Candidates turn to social media to counter cold, model code
With the cold and a vigilant Election Commission preventing parties going all out to woo voters ahead of the forthcoming Uttar Pradesh assembly elections, candidates in Agra are turning to social media and other ways to counter the model code of conduct and guidelines.india Updated: Jan 08, 2012 19:55 IST
With the cold and a vigilant Election Commission preventing parties going all out to woo voters ahead of the forthcoming Uttar Pradesh assembly elections, candidates in Agra are turning to social media and other ways to counter the model code of conduct and guidelines.
The battle lines are firmly drawn as the four major contenders in the fray have announced names of candidates, but the usual election mood is absent.
Meanwhile, the officials are alert and have been issuing notices to candidates and parties for any breach of electoral guidelines for the Feb 4-28 polls.
Hoardings have been removed and a notice was served a few days ago on Agra MP Ram Shankar Katheria for waving green flag to take credit for the two minute halt of Shatabdi Express at Tundla junction, a long standing demand of Agra residents.
The Taj city is already under prohibitory orders till March 5, while the administration has fixed the number of vehicles each candidate would be allowed to use.
"The real fun of electioneering is missing and at every step, there is a fear (among the candidates). Without the usual celebratory mood and festivities associated with elections, its turning out to be a drab affair, one that calls for a high level of strategising and management of resources in a productive manner," says political activist Shravan Kumar Singh.
"No wonder we see increased role for computers and IT professionals who have been engaged by many candidates to use the various social media platforms for better effect," he added.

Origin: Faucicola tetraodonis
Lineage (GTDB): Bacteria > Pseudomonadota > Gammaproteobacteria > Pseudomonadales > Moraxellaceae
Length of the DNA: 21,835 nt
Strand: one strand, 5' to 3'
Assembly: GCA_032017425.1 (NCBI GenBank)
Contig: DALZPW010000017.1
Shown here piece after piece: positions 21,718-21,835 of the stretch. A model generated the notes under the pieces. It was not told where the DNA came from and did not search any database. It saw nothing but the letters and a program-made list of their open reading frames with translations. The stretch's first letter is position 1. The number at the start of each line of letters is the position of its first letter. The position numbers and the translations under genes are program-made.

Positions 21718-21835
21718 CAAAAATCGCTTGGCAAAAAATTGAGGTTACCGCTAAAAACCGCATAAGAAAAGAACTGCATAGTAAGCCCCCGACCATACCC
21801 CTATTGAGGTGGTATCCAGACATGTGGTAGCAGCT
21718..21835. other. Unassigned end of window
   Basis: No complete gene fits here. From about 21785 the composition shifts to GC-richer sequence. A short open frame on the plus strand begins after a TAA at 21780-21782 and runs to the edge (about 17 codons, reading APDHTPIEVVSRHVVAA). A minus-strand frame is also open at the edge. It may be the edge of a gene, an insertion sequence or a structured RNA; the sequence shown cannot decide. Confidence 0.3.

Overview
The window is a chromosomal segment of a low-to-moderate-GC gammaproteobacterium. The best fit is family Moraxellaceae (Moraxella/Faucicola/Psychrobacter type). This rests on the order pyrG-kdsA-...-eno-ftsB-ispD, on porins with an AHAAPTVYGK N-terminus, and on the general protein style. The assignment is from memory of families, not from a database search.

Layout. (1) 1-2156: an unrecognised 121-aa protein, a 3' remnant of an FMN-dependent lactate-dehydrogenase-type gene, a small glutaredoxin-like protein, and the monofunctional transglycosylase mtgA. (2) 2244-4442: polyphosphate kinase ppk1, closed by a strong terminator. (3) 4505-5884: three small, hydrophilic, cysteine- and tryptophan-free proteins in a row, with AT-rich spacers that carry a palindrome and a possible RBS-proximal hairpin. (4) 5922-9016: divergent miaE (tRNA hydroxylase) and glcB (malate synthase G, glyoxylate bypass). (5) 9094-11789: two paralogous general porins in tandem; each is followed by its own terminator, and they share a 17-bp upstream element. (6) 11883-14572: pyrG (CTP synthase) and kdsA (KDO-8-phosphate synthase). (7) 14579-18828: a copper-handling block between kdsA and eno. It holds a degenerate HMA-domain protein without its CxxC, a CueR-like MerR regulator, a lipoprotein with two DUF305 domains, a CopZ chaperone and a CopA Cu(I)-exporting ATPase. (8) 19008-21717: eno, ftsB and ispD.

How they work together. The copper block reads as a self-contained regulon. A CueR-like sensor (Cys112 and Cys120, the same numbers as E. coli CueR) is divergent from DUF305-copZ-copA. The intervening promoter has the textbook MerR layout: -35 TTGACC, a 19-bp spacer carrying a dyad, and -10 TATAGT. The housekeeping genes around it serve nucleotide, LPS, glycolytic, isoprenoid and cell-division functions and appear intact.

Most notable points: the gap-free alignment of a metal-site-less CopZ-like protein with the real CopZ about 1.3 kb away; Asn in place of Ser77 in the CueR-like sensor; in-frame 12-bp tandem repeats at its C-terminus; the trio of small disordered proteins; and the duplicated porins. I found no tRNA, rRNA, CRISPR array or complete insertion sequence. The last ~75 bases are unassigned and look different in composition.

Almost all candidates have their Facebook pages. Rashtriya Lok Dal state president Hardev Singh, a former Provicial Service Service officer known for his honesty, contesting from Etmadpur, makes it a point to upload all his photos and reply to comments on his Facebook page every evening when he returns from campaigning.
Sumit Bibhav of the Congress and Samajwadi Party's Abhinav Sharma, both young and IT savvy, too have their Facebook presence.
But, it is not only the candidates that are using the social media.
The Taj city is also organising a huge jamboree of Facebook friends.
"This is the first time such an exercise is being held and I am told more than 800 have already registered. They will meet, discuss the role of social media platforms and have dinner. Indeed a very interesting and unusual initiative," said Puneet Pandey, IT professional.
As for ground politics, the campaigning is in its very early stage of planning and mobilising resources. The parties are finding it difficult to enlist workers, especially younger elements because of the examinations in early March.
"The rates this time for each volunteer on a daily basis are quoted Rs.1,000 plus other perks. They will call the shots as party loyalty doesn't work these days and since there is no wave this way or that, the candidates will face a very normal election which makes the going really tough.
"Add to this the Anna Impact. The villagers too are fielding uncomfortable questions. One can see the useful role that the mass media has played," says Hari Dutt Sharma, a school teacher and an activist.